Norfolk & Western R. Co. v. Pendleton - 156 U.S. 667 (1895)
U.S. Supreme Court
Norfolk & Western R. Co. v. Pendleton, 156 U.S. 667 (1895)
Norfolk and Western Railroad Company v. Pendleton
Nos. 153, 359
Submitted January 14, 1895
Decided March 4, 1895
156 U.S. 667
The fifth section of the charter from the Virginia to the Atlantic, Mississippi and Ohio Railroad Company, which vested it "with all the rights and privileges conferred by the laws of this Commonwealth," and
subject to such as apply to railroad corporations generally, subjected it to state laws regulating rates, notwithstanding provisions of exemption in statutes organizing other previous companies to whose rights it succeeded, and the Norfolk and Western Railroad Company, when it became possessed of the property and rights of the Atlantic, Mississippi and Ohio Railroad Company, took them subject in like manner to such laws.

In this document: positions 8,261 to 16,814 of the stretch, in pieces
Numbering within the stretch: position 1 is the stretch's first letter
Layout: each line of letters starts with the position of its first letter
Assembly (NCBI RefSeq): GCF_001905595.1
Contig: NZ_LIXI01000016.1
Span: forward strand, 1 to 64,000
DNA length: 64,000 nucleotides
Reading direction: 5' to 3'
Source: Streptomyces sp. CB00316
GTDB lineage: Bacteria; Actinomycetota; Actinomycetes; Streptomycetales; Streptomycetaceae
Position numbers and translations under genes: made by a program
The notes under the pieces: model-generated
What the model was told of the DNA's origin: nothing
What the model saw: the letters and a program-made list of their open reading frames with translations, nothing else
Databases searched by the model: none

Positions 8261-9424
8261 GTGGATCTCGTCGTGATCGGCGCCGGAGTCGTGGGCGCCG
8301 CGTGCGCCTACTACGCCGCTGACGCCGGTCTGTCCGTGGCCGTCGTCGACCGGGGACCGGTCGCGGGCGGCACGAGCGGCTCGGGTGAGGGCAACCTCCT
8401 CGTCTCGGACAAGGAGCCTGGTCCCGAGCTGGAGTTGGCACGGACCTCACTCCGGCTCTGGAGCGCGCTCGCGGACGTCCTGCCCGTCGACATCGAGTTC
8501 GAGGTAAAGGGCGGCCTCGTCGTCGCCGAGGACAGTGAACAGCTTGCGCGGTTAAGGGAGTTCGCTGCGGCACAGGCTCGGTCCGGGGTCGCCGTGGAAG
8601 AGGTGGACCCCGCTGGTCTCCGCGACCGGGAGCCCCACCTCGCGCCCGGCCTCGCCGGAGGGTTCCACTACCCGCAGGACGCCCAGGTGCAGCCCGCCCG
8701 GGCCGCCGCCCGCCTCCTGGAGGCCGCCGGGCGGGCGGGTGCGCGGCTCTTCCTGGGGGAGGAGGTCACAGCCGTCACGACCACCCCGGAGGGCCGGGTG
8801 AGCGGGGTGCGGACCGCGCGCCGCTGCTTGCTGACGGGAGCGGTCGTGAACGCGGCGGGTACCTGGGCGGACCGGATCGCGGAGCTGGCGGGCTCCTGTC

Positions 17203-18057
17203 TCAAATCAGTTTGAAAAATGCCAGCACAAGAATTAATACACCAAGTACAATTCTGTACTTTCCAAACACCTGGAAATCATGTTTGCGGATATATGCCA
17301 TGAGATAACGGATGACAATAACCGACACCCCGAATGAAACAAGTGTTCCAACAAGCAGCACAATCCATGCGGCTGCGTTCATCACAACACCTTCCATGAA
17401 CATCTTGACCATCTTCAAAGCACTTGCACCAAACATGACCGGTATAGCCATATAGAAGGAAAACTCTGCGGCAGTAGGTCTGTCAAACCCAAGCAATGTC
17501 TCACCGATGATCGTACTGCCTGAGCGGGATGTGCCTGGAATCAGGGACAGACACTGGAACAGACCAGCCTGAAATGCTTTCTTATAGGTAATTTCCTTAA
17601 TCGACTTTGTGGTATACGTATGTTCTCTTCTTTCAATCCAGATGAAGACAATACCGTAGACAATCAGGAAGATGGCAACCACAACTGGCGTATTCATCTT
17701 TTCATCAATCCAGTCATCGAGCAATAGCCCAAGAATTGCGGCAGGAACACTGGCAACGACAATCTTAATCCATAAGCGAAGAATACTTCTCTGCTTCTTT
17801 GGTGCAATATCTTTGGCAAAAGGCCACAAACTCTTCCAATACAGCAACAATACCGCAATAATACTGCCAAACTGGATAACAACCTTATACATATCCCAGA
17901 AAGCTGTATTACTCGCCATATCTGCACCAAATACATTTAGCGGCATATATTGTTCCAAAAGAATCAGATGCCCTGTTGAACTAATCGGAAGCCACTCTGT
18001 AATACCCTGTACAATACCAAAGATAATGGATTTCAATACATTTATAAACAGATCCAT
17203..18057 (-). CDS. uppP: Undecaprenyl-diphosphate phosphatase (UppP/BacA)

In the absence of express statutory direction, or of an equivalent implication by necessary construction, provisions, in restriction of the right of the state to tax the property or to regulate the affairs of its corporations, do not pass to new corporations succeeding, by consolidation or by purchase under foreclosure, to the property and ordinary franchises of the first grantee.
A mortgage of the franchises and property of a corporation, made in the exercise of a power given by statute, confers no right upon purchasers at a foreclosure sale to exist as the same corporation, but, at most, to reorganize as a new corporation subject to the laws existing at the time of the reorganization.
The case is stated in the opinion.